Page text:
Salem Radio Network News Sunday, December 4, 2022

Business

Wall Street closes in on third straight quarterly loss

By Stephen Culp

NEW YORK (Reuters) – Wall Street wobbled to the end of the S&P 500’s steepest September decline since the global financial crisis on Friday, closing the books on a tumultuous quarter fraught with historically hot inflation, rising interest rates and recession fears.

All three major indexes were in the red, having fluctuated through much of the session.

The S&P and the Dow were on track to notch their third consecutive weekly declines, and all three indexes have set a course for their second straight monthly losses.

In the first nine months of 2022, Wall Street suffered three straight quarterly declines, the longest losing streak for the S&P and the Nasdaq since the Great Recession and the Dow’s longest in seven years.

“It’s been a very painful quarter for the stock market,” said Tim Ghriskey, senior portfolio strategist Ingalls & Snyder in New York. “There’s uncertainty about the Fed and their ability to keep the economy moving along as they attack inflation and bring it down to a sustainable level.”

The Federal Reserve has rattled markets by engaging in its most relentless series of interest rate hikes in decades in order to rein in stubbornly high inflation, which has many market participants eyeing key economic data for signs of a looming recession.

The Commerce Department’s personal consumption expenditures (PCE) report did little to assuage those fears, showing that while consumers continue to spend, the prices they are paying have accelerated, drifting further beyond the Fed’s inflation target and all but ensuring the central bank’s hawkish monetary policy will continue longer than investors had hoped.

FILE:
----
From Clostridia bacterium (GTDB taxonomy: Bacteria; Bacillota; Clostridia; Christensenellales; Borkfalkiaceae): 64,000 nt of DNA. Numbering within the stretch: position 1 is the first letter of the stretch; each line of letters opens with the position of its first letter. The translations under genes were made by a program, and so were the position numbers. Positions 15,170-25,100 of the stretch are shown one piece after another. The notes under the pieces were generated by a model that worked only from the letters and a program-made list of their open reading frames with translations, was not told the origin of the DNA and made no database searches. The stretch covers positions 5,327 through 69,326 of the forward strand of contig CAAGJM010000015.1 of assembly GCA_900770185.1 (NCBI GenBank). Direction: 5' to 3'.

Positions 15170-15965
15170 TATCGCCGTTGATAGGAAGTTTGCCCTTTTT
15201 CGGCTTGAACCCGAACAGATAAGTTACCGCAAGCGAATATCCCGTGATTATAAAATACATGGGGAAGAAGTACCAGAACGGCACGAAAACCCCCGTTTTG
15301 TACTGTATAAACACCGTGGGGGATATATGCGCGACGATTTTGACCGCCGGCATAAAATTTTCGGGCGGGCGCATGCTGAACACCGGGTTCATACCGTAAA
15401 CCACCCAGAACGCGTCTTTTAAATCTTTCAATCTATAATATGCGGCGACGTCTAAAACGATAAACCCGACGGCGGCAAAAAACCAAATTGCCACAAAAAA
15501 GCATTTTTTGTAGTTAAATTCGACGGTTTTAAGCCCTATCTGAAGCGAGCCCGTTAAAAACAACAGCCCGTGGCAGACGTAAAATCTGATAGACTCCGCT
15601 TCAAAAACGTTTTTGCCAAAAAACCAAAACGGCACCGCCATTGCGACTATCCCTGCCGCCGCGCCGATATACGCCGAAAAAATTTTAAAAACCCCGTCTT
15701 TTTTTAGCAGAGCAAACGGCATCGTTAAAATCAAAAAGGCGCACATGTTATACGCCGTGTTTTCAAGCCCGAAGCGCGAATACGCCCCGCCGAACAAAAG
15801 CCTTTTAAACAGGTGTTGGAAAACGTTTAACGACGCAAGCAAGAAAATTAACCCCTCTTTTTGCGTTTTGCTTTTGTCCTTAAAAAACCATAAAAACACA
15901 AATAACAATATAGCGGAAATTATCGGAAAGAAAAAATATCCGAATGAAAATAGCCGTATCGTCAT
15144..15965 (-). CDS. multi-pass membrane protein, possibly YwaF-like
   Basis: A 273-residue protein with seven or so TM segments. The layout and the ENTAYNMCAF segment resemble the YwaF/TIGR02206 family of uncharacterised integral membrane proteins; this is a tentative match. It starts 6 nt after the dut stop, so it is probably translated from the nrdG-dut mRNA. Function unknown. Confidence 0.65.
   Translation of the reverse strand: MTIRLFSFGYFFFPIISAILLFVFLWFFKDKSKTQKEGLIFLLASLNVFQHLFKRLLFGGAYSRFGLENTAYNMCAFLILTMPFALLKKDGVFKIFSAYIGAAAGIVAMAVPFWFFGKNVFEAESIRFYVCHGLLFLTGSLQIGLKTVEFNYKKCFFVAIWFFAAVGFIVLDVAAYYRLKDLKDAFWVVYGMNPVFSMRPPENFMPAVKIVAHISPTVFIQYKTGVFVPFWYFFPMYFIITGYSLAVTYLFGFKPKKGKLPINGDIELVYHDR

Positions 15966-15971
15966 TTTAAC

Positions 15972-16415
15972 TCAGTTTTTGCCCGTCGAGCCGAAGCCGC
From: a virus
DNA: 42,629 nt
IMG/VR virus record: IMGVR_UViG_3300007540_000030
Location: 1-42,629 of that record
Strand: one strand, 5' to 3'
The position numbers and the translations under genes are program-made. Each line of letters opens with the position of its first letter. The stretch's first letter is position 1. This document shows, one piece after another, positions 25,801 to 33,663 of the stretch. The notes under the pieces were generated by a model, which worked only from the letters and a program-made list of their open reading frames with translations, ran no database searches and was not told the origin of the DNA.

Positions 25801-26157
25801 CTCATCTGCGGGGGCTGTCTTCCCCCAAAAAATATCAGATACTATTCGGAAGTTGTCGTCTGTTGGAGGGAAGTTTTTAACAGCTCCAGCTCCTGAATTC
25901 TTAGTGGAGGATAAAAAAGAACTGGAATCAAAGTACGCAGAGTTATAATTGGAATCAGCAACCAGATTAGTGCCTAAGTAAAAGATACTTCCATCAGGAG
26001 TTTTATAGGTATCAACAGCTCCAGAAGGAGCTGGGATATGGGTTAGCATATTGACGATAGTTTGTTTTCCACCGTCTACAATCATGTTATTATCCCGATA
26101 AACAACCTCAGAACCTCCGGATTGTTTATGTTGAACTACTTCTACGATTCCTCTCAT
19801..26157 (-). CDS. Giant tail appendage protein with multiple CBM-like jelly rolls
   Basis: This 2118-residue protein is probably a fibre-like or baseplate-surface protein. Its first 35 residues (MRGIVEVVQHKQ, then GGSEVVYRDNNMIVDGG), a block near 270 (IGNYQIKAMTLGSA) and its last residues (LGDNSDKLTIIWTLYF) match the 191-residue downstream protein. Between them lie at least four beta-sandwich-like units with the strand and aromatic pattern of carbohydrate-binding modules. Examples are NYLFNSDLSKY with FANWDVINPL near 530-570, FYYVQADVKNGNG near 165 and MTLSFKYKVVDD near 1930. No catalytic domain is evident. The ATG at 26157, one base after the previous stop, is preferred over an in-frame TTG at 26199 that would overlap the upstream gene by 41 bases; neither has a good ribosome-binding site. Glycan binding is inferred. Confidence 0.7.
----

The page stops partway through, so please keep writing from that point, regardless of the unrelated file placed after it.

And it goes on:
Recession fears also echoed through dire warnings from Nike Inc and cruise operator Carnival Corp, both citing inflation-related margin pressures.

Shares of the companies dropped 11.9% and 21.3%, respectively.

The Dow Jones Industrial Average fell 213.52 points, or 0.73%, to 29,012.09; the S&P 500 lost 14.56 points, or 0.40%, to 3,625.91; and the Nasdaq Composite dropped 19.19 points, or 0.18%, to 10,718.32.

Among the 11 major sectors of the S&P 500 utilities and consumer staples, both considered proxies for the bond market, suffered the largest percentage losses.

Apple Inc, Nike Inc, and Microsoft Corp were among the heaviest drags.

Corporate earnings reports for the quarter that ends with Friday’s closing bell will begin landing in a few weeks, and analyst expectations are trending downward.

Analysts now see annual S&P 500 earnings growth of 4.5%, on aggregate, down from the 11.1% estimate when the quarter began.

Quarter-end fund reallocations and so-called “window dressing” is likely contributing to the session’s volatility.

Advancing issues outnumbered declining ones on the NYSE by a 1.39-to-1 ratio; on Nasdaq, a 1.64-to-1 ratio favored advancers.

The S&P 500 posted no new 52-week highs and 55 new lows; the Nasdaq Composite recorded 15 new highs and 239 new lows.

(Reporting by Stephen Culp; Additional reporting by Ankika Biswas and Shreyashi Sanyal in Bengaluru; Editing by Jonathan Oatis)

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